‘Miss Representation‘ shines a light on how the media holds women back—telling countless women and girls that they are not enough and that their main value lies in their youth, beauty and sexuality, and not in their talents and capacity to lead. Deep down I knew this was a lie. And in making this film, I discovered my voice and my power—something I hoped the film would inspire for other women and girls.
Fortunately, ‘Miss Representation‘ launched a national conversation on this topic over a decade ago, shifting attitudes and behavior and transforming cultural norms. As a result, mainstream media has improved in terms of gender and race representations, both in front of and behind the scenes, but we still have a long way to go.
Social media has made the issues of hyper-sexualization, body shaming, dysmorphia, eating disorders, lack of confidence, and lack of leadership even worse for young girls. This is why we are making ‘Miss Representation 2 ‘for a new generation of girls who face similar challenges.
“The media holds women back—telling [them] they are not enough and that their main value lies in their youth, beauty and sexuality, and not in their talents and capacity to lead. … I couldn’t imagine raising a daughter in this world that demeaned, ridiculed and objectified women and girls.“
Katz: Your follow-up film to Miss Representation was The Mask You Live In, which is about the harm caused by narrow definitions of “manhood” and the cultural straightjacket boys of all racial and ethnic backgrounds grow up with.
Two of your four children are boys. Are there ways in which being a mother of boys has provided you with insights into the challenges faced by boys and men in an era of feminist transformation?
Siebel Newsom: I made ‘The Mask You Live In‘ when I was expecting my first son because I knew that he was being born into a world where he would face tremendous pressure to conform and try out different types of masculinities. It was really important to me to nurture and raise a son who could be his authentic self. This film addresses how our culture has institutionalized masculinities in ways that box boys and men in, and provides tools for overcoming limiting masculinities.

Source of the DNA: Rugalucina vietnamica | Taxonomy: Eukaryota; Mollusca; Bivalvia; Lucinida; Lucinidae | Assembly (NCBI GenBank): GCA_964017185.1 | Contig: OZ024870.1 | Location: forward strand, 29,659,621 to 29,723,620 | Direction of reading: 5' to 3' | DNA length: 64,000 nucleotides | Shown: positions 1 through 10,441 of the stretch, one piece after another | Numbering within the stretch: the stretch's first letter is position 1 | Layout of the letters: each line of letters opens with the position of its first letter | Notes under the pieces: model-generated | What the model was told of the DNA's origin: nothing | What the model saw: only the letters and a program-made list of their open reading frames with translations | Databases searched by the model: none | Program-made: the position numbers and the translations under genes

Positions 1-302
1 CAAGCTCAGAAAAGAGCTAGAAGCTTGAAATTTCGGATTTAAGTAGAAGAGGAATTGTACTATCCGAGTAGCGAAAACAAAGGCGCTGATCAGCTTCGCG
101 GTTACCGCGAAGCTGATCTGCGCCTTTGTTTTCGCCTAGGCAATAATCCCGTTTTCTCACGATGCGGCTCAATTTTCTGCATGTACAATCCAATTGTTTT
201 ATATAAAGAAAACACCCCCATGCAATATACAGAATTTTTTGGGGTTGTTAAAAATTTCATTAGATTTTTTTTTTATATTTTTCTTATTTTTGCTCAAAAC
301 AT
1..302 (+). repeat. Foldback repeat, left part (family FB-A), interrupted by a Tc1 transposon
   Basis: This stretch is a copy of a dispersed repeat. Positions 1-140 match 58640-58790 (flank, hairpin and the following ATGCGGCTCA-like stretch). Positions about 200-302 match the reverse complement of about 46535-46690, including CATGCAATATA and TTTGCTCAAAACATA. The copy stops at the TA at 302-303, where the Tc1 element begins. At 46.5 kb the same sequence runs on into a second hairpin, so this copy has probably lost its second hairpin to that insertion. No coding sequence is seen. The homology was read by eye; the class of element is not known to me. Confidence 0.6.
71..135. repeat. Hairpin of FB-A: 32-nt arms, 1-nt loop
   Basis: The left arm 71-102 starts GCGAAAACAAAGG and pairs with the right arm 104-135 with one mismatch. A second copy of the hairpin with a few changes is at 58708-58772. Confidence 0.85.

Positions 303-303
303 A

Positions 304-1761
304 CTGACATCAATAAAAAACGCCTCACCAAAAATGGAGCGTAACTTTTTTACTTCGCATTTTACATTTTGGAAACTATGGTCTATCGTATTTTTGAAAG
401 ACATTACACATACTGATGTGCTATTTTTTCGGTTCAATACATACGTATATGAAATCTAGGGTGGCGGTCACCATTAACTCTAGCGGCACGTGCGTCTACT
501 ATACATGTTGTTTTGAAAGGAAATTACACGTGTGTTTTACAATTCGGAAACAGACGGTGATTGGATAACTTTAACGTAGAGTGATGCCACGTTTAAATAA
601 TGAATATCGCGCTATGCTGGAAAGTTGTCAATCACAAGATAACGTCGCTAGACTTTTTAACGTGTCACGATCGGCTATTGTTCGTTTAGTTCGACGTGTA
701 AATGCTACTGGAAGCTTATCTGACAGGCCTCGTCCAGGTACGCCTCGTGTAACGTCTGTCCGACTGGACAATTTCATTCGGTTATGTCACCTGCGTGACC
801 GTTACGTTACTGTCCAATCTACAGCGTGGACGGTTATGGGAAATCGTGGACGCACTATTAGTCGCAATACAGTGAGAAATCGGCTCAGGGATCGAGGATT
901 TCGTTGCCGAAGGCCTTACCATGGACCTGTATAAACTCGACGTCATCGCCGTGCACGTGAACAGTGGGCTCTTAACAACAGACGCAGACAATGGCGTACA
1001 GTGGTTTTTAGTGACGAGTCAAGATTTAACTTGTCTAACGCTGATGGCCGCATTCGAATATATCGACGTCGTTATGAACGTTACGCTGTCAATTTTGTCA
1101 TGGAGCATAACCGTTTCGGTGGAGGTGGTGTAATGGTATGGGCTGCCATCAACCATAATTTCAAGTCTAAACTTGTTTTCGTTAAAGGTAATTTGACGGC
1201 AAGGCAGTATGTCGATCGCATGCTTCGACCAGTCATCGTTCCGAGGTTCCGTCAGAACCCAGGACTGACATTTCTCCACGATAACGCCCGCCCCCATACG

Being a mother of boys has reinforced for me the fact that media and peer culture are profoundly influential in conveying narrow notions of toxic masculinities. As a parent of boys, I know firsthand how difficult it is to cut through the clutter of performative masculinities that my boys face every day. It is vitally important that parents counter these messages so that all boys can grow into whole human beings who thrive as their fully realized emotional selves.
Katz: The Newsom administration has pursued a very progressive gender equity agenda. Your husband describes himself as a feminist. Can you talk about some of the policy initiatives he and you have championed that help working families by advancing gender equity?
Siebel Newsom: Gavin has been a long-time ally and advocate for gender equity, and I am incredibly proud of this administration and the work we’ve done together to champion policies that directly advance gender justice and women’s rights.
Since Gavin took office, we’ve worked to close the gender pay gap; we’re passed legislation to increase diversity on corporate boards; we’ve expanded paid family leave; we’ve doubled the state’s investments in tax credits for working families—which are crucial investments for working moms, especially single moms—and launched the largest small business relief program in the nation—an essential program for women entrepreneurs who face unequal access to capital.
Additionally, Gavin took extraordinary steps forward this year to make universal pre-K a reality for California families. These are all crucial policy victories with life-sized impacts for both women and working families.